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Cliff Lee Traded

Cliff Lee
Cliff Lee, and his borderline mythical tenure with the Mariners, is over almost as abruptly as it began. Today was clearly a frenzy, and he is now property of the Texas Rangers, along with Mark Lowe, for four players that I will touch on in the following paragraphs.

I've never hidden my attraction to Cliff Lee, the marvelous pitching ace. I didn't want him to go. I wanted him to be pried out of the M's hands with a deal that couldn't be turned down. As luck has it, he might have.

Justin Smoak is a legitimate first baseman for the future. He was the starting first baseman for the Rangers, but he is only 23 years old, and in the midst of his rookie campaign. The best is yet to come with Smoak, but he instantly becomes the starting first baseman here, and the best power threat aside from Russell Branyan.

As a brief side note, I am a little surprised that Branyan did not go to Texas. They need a starting first baseman. I thought that would have made sense for both sides with Smoak included. Why they wanted Lowe, whose season is already over, puzzles me some. From the M's perspective, it does not bother me that he was included.

Blake Beavan is the other significant piece that the Mariners got in return. He is a huge right-hander (listed at 6'7" and 250 pounds), but he hasn't struck many hitters out. However, the production overall is rather good, and he is only 21 years old with AA experience. I think Beaven is still a year away, but that's not that far away. He is a safe bet to make the majors, and be a solid starting pitcher. I don't think Beaven will ever be a star, but he will be quietly good, especially if he plays in a big ballpark with a good defense behind him.

In some ways, the most interesting piece is Josh Lueke. He is a 25-year-old righty blowing hitters away out of minor league bullpens. He is a little old for the levels he has played at, so take the eye-popping numbers with a grain of salt. However, one way or another, Lueke and Lowe are probably tied together in the deal. Did the Rangers want Mark Lowe bad enough that they were willing to add Lueke, or did the Mariners want Lueke bad enough that they were willing to give up Lowe? I am not sure, but my educated guess is that the final haggling was done over these two players.

Last, and probably least, is Matt Lawson. According to scouts, the guy plays a mean second base, and according to his hitting numbers, he knows a thing or two about what to do at the plate. Looking at his stature and production though, he set off Tug Hulett alarms all over my head. I am glad he did, because I have been looking for an excuse to link to Tug's stats all year long. He has fallen off a cliff this year in AAA Pawtucket, and for whatever reason, it's 15 seconds that make me feel good inside every time I look at them. I digress. Getting back to a meaningful point, Lawson profiles in a similar role as Hulett - the type of guy organizations love to have hanging around AAA, or their bench, or around their starting lineup for a couple weeks in a pinch, but that's about it. Considering the M's best options in this role are aging veterans Josh Wilson and Chris Woodward, Lawson was a worthwhile throw-in.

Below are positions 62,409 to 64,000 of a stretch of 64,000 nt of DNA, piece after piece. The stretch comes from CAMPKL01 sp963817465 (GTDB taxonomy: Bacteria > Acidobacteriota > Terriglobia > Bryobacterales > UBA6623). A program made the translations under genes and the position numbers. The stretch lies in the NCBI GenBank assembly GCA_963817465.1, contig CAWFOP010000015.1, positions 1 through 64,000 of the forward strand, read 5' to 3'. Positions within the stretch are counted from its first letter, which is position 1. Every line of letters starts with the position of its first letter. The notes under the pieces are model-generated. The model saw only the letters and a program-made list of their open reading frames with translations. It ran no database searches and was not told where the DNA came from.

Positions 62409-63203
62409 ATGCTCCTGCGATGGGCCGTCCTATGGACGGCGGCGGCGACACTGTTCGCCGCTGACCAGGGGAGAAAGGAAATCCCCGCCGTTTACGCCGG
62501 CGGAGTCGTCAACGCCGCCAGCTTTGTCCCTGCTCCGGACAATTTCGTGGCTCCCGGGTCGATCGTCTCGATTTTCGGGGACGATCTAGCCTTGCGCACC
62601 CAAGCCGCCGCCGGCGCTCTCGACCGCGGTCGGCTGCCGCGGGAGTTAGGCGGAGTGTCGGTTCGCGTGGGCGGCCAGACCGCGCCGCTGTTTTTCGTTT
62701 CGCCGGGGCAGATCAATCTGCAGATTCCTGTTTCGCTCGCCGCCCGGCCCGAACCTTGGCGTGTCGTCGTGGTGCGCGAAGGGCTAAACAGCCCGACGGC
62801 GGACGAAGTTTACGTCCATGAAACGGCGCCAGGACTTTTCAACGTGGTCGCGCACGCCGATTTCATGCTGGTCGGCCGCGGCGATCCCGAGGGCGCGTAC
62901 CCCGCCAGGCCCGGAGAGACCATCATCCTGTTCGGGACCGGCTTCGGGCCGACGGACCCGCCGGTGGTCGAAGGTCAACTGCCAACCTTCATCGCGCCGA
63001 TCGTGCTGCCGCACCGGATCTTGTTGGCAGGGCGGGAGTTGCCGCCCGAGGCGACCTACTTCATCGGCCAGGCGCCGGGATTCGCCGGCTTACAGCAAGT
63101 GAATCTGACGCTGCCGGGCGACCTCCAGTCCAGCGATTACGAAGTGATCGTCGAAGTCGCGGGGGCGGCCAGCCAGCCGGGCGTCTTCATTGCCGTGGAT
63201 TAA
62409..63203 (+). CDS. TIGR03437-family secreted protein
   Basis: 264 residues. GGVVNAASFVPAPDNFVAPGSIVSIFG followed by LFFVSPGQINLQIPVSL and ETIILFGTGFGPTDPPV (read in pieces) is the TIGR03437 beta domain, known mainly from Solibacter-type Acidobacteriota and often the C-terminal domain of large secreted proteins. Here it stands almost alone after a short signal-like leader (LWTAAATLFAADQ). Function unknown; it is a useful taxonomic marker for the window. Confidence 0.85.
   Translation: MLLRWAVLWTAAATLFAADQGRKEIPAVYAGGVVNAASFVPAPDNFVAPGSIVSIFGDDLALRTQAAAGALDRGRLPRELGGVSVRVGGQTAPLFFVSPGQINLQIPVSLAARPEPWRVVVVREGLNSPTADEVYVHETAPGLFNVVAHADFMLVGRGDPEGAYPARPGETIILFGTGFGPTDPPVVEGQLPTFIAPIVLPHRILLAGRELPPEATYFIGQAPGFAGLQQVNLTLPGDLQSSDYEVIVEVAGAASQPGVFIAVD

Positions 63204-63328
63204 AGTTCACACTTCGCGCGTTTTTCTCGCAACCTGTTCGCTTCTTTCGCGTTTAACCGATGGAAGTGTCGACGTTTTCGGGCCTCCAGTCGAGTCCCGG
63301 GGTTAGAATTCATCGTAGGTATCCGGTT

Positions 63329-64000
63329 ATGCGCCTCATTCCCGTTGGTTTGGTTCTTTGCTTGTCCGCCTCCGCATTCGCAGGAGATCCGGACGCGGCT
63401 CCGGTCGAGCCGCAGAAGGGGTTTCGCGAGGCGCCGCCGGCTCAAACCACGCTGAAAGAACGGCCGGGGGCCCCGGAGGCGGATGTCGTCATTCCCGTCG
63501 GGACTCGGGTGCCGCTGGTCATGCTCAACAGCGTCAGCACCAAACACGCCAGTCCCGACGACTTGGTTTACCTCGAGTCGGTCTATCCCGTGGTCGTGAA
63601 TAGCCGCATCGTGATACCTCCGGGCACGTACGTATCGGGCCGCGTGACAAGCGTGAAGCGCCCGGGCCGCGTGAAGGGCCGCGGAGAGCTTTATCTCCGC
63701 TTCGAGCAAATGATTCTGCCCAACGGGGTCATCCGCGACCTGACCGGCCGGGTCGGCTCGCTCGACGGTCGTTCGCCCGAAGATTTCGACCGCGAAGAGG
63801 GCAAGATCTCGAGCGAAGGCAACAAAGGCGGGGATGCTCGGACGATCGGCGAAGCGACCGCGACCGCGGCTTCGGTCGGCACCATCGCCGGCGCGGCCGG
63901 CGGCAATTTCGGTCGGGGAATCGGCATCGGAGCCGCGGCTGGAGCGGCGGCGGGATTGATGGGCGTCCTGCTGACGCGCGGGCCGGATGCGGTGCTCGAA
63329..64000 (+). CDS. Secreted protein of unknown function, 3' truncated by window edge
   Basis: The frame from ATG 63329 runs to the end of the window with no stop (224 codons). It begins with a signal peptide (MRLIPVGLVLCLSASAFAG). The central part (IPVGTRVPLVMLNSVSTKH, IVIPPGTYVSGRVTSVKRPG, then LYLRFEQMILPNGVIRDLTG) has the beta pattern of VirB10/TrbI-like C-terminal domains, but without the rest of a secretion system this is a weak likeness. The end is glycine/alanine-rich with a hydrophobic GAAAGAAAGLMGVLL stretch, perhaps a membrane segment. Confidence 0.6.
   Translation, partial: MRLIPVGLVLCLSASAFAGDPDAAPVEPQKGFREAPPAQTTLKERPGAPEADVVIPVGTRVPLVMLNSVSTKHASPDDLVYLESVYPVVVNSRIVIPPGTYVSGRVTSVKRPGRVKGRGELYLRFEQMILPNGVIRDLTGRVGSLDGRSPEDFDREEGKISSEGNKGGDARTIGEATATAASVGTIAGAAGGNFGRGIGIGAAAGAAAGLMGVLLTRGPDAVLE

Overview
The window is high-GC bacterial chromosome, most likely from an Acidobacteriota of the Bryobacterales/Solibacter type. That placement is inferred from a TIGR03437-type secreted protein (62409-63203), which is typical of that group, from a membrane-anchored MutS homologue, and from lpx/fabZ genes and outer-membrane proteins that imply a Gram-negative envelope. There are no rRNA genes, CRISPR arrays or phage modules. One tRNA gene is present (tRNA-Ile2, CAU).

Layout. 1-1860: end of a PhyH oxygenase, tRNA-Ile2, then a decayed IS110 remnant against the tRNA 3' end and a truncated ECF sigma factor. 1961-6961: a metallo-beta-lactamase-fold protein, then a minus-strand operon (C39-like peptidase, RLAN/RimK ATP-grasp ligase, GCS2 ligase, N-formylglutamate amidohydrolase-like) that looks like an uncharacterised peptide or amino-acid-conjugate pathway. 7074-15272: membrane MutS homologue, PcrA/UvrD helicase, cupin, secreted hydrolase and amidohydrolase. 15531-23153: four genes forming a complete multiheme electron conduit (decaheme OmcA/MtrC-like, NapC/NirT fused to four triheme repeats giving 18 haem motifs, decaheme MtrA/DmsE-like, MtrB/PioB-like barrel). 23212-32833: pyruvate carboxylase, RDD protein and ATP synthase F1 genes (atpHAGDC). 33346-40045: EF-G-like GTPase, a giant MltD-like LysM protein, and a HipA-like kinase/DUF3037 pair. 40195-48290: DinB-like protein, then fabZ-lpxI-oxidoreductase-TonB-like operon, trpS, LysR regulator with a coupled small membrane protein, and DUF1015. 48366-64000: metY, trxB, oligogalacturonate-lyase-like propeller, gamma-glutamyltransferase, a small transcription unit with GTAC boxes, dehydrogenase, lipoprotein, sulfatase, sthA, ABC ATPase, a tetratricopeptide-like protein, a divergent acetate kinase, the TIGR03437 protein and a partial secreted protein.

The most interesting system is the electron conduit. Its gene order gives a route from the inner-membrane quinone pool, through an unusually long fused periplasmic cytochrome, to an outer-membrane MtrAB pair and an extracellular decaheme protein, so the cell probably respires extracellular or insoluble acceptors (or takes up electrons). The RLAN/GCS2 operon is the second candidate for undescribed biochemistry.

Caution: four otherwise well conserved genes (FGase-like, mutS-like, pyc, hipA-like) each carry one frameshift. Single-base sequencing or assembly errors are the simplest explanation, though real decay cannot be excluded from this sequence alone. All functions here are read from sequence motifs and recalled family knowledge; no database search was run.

The price tag I put on Lee a couple weeks ago was the equivalent of a few first-round draft picks, plus something else. That is what would make a deal worth considering. Smoak and Beavan alone are worth more than a couple first-round draft picks (not surprisingly, both were first-rounders themselves). Neither are far from being contributing MLB players, and I personally think Smoak has a chance to be just a tick below Mark Teixeira. Their skillsets and paths to the majors are rather similar.

Smoak and Beaven for Lee, straight up, is a deal I strongly consider. Toss in Matt Lawson, and that's probably enough for me to bite. Add Lowe and Lueke to the deal, and my feelings don't change much. Lowe is probably better, but I'm not sure. His mounting injury history worries me. Even if Lueke is never as good, if he is solid for three or four years, it was probably worth trading him for Lowe straight up at this point of their respective careers.

All in all, without knowing about other offers, I have a hard time believing there was a better one than this on the table. The best player the Mariners got in return immediately fills the biggest black hole in the organization (with apologies to catcher, but I still have hope for Adam Moore). Not only is the price fair, but the talent acquired plugs holes. That is the definition of a good fit.

Jack Zdurienciek and friends got this deal right. They maximized their leverage, and got a package that made moving Cliff Lee worthwhile. It is going to be painful watching Lee anchor a Texas-sized playoff run in Arlington this year, but imagine all the Rangers fans that will cringe when Smoak starts assaulting the Hit It Here Cafe.